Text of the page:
Security: Guarding the crown jewels

Data security is an increasing priority for many CIOs, and for good reason. Corporate databases contain the crown jewels — proprietary and sensitive information such as non-public financial data, trade secrets, and personal information about customers and employees. While many organizations are using regulatory compliance as an opportunity to formalize data security practices within their strategic initiatives, there are, unfortunately, still many that pay insufficient attention to securing some of their most precious assets.

Failing to comply with regulations like Sarbanes-Oxley or the Personal Information Protection and Electronic Documents Act (PIPEDA) can result in significant financial penalties as well as damage to a company’s brand or image. Can your organization really afford a significant security breach involving such sensitive information?

Protection of critical data assets begins with a sound data security strategy. This article provides an overview of best practices that should be of part of any organization’s data security strategy. By adopting these practices, you can help prevent unauthorized access to sensitive corporate data while preserving legitimate access to data resources and supporting the detection of misuse of data by authorized users.

1Have a well-written and comprehensive security policy.
Never underestimate the value of a well-written and comprehensive security policy that is disseminated and understood by those with access to corporate data assets. It is a good practice to develop a detailed policy specific to each important data system, rather than relying on just a single, broader corporate-wide policy.

A security policy should clearly describe the rules governing the legitimate access and use of information and, at the same time, also serve as a deterrent to inappropriate behaviour by stating that controls are in place to monitor and detect such behaviour.

You should also carefully outline the penalties should there be violation of the policy and misuse of legitimate privileges. All users with access to sensitive information must have a clear, concise and specific understanding of the expectations about their access and use of such information.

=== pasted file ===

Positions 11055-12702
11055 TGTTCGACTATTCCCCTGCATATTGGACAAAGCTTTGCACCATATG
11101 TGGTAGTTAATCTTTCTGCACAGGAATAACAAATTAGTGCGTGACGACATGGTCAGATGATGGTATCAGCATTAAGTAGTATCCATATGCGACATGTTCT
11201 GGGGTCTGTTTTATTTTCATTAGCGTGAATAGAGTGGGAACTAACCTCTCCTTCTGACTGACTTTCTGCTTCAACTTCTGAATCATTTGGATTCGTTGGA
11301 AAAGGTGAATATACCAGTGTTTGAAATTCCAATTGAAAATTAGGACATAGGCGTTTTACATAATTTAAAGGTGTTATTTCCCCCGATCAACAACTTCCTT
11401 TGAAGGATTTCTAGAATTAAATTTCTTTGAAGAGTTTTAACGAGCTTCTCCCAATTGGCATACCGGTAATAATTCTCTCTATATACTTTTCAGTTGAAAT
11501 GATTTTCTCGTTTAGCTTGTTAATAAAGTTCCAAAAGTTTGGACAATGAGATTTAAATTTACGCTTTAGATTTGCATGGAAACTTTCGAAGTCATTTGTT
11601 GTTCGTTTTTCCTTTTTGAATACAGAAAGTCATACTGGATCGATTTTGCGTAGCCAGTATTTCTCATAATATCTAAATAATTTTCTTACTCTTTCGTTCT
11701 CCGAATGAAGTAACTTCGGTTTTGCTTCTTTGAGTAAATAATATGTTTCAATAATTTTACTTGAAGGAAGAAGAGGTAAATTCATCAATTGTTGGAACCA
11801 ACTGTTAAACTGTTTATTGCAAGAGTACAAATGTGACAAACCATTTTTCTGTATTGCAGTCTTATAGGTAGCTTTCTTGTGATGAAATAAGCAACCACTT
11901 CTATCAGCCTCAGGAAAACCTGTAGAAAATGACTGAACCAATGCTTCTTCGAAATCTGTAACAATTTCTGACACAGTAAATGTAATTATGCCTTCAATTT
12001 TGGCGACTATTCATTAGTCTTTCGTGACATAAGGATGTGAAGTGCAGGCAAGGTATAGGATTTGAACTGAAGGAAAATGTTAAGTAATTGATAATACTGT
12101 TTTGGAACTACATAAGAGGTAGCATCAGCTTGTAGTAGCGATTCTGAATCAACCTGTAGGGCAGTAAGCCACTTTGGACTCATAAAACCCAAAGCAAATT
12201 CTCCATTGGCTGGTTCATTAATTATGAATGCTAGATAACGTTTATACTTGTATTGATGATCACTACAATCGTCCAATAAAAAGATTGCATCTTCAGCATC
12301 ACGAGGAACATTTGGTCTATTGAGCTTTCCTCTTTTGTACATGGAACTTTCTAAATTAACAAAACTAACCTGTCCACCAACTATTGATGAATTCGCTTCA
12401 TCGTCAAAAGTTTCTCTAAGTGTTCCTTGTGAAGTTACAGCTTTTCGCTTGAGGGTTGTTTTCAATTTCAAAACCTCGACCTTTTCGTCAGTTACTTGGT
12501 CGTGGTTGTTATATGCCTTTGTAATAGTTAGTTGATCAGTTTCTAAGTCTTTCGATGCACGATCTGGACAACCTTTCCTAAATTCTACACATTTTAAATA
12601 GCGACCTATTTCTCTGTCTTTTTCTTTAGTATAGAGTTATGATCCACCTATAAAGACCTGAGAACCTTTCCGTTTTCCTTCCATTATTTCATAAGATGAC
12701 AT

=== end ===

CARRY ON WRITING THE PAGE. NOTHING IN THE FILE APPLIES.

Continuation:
2 Prepare a data asset inventory and classification.
Many organizations fail to properly understand the sensitivity of information stored within various corporate databases. So a prerequisite for development and implementation of any safeguards for protecting such data is to perform an inventory of all data assets and assign classification levels to information and associated services.

The classification assigned should be based upon an in-depth understanding of the need for confidentiality of particular information, and an objective assessment of the risks to your organization should the data be lost or compromised. Examples of confidentiality levels might include Highly Restricted, Restricted, Proprietary, and Public, with each level mandating a different set of controls and rules for restricting access.

The determination and use of appropriate security controls is ultimately based upon the level of risk your organization is willing to accept. Your security controls, however, should be defined only after you have conducted a complete inventory of data assets.

3 Practice the principle of least privilege.
An often underutilized data security strategy is the practice of the principle of least privilege. This practice requires that a user or application be granted only the minimum privileges necessary to perform any required duties or functions.

Minimizing the rights controlling access to your corporate data not only limits opportunities for misuse or other malicious activity, but also helps to reduce the risks associated with compromising user accounts or the accidental damage or loss of data caused by an authorized user.

Ensure that your security managers conduct periodic reviews of users’ privileges to detect and remove any unauthorized privileges that may have been inadvertently granted, or which may no longer be appropriate as the result of a change in job role or function.

4 Assign privileges to roles rather than individuals. Another best practice is to manage access to your corporate information through assignment of privileges to roles rather than to individual users. The use of roles allows for security management at a level that is more closely aligned with your organization’s structure.

Roles can be created to enforce the privileges and rules regarding access to corporate data and can readily be defined for use by departments or other specific job functions. Users may be assigned roles based upon their position within the organization.